- general class including 45 minutes of stretching and basic calesthenics), followed by basic striking drills (push-kick, round-kick, side-kick, jab and cross) and more advanced strikes depending on belt rank, punching from horse stance, and a simple one-step responding to a step-forward jab attack to the face.
- 45 minutes sparring session using "monkey-gloves", cup and shin pads. Advanced students use smaller gloves and black belts use bare hands.

It is Fake
10/16/2006 1:34pm,
The above was for background:

The real reason we wanted conusa out of newbietown was for explanations on posts like these two:


Unless you plan on getting into fights, why do you so urgently need to learn ground techniques?
TKD can be physically and mentally intense. You get great flexibility, and the kicks and techniques can be fun. Just remember it's sport, not self-defense training.This is a dumb statement. Most people don't plan on getting into fights. Yet, he is a realist. If he ends up on the ground he wants to know how to defend himself. According to your website your art has a TKD Base. That means by your definition what you do is sport.


Nothing against trying judo/yudo or jiujitsu -- you might find you like groundfighting. Just don't let the bullshido brotherhood prevent you from having fun with TKD sport.Can you read. The guy specifically asked questions about judo/yudo in korea. So, when the bullshido group speak started you spouted rhetoric. Remember TKD is a sport blah blah blah. He is in contact with a person, in korea that, provided good TKD schools and Yudo schools. Again what did you provide? Rhetoric.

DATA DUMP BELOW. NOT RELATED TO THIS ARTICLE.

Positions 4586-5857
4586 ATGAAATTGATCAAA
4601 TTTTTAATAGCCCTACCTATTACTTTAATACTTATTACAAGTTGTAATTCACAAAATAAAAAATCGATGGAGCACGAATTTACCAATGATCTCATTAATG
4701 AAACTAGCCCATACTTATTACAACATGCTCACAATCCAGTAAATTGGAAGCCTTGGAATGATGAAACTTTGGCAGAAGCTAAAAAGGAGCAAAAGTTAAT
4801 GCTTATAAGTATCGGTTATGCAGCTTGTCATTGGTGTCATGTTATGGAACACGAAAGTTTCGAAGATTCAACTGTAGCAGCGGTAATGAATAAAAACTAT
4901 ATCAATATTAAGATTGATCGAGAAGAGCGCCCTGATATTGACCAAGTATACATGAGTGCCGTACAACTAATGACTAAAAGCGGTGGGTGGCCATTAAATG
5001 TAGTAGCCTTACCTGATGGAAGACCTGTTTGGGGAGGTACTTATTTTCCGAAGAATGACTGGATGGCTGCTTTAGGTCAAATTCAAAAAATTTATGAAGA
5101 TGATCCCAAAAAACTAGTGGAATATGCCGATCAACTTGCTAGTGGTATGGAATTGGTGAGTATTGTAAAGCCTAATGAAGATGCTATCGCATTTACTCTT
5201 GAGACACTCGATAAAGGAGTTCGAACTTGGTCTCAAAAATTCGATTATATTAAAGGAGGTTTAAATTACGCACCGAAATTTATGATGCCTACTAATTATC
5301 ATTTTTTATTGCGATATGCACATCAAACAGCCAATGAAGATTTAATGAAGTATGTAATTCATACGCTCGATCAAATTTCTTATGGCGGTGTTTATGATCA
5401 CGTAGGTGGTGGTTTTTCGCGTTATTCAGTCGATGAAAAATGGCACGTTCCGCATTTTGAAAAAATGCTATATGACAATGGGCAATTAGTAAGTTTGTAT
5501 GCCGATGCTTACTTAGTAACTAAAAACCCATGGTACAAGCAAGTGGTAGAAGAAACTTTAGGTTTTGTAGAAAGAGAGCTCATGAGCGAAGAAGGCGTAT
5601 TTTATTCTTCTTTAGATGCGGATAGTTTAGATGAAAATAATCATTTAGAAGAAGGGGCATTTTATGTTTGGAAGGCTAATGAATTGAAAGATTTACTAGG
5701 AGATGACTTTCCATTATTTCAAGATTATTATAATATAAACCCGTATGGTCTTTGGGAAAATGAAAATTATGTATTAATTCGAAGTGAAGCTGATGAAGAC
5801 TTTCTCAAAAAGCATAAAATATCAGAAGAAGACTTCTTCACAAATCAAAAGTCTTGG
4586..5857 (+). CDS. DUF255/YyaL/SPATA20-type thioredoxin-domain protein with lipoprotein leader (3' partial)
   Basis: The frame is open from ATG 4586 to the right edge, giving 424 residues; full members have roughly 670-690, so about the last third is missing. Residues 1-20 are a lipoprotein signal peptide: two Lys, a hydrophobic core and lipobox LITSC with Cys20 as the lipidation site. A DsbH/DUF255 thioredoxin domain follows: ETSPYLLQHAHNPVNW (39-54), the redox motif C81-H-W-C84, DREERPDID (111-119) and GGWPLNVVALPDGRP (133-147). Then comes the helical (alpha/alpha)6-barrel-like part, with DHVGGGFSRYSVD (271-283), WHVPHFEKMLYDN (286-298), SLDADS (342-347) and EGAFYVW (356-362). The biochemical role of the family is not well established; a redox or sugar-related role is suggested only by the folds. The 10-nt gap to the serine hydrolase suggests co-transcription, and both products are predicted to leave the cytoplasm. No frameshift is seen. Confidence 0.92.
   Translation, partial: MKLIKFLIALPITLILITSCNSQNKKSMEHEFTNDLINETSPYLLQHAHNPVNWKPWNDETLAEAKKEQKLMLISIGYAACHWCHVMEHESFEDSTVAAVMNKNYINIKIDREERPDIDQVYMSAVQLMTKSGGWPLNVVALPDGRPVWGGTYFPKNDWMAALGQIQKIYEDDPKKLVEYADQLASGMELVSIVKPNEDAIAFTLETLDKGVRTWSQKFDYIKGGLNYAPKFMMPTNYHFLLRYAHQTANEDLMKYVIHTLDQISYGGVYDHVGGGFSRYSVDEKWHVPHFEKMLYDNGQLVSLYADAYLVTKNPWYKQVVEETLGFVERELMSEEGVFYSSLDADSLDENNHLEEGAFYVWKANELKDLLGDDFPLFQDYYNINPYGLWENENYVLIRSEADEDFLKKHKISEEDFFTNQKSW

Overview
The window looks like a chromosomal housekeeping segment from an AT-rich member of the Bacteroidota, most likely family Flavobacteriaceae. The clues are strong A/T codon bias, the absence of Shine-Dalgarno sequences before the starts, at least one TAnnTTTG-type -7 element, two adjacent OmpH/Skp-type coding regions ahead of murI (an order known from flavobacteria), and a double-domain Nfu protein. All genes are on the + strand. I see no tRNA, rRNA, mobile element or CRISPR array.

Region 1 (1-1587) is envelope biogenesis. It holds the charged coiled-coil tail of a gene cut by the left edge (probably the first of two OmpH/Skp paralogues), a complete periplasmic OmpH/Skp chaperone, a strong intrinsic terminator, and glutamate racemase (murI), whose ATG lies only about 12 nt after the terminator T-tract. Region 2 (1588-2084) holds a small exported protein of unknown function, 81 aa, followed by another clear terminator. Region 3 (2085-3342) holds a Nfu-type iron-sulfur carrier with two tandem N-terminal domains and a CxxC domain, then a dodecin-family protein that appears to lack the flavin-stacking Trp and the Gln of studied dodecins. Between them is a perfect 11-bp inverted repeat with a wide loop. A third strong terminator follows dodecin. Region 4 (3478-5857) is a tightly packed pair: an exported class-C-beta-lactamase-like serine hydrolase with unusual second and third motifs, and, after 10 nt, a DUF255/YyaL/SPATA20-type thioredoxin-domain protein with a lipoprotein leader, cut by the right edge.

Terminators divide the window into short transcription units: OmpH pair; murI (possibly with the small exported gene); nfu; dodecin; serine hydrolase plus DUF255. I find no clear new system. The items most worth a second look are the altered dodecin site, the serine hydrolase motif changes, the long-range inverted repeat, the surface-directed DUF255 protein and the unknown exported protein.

You are here in the USA telling someone in Korea what to train. That is pretty arrogant IMO.


Here's what I would consider more important:

Dojo environment overall, including instructors and student demeanor - I personally want an environment that is serious, intense, yet supportive.

Instructor's demeanor and ability to teach. Some things I would look for are:
- ability to address practical concerns of body mechanics (e.g. the small physical details such as hip rotation, foot placement, breath, muscle relaxation and explosiveness, how to distribute your weight, etc.)
- able to recognize and correct improper form and technique
- teach in a safe manner (e.g. no techniques or exercises that torque your body)
- inspire you to work with intensity
- down to earth -- avoid the cult mentality and instructor worship (versus respect and discipline) - the teacher/student relationship is a two-way street and requires respect and hard work on both ends.
Actually nothing wrong with until, you add this crap:

I would rather take an excellent teacher of TKD over a jacka$$ of a BJJ, J/Yudo, or Jiu-Jitsu instructor any day. Idiotic.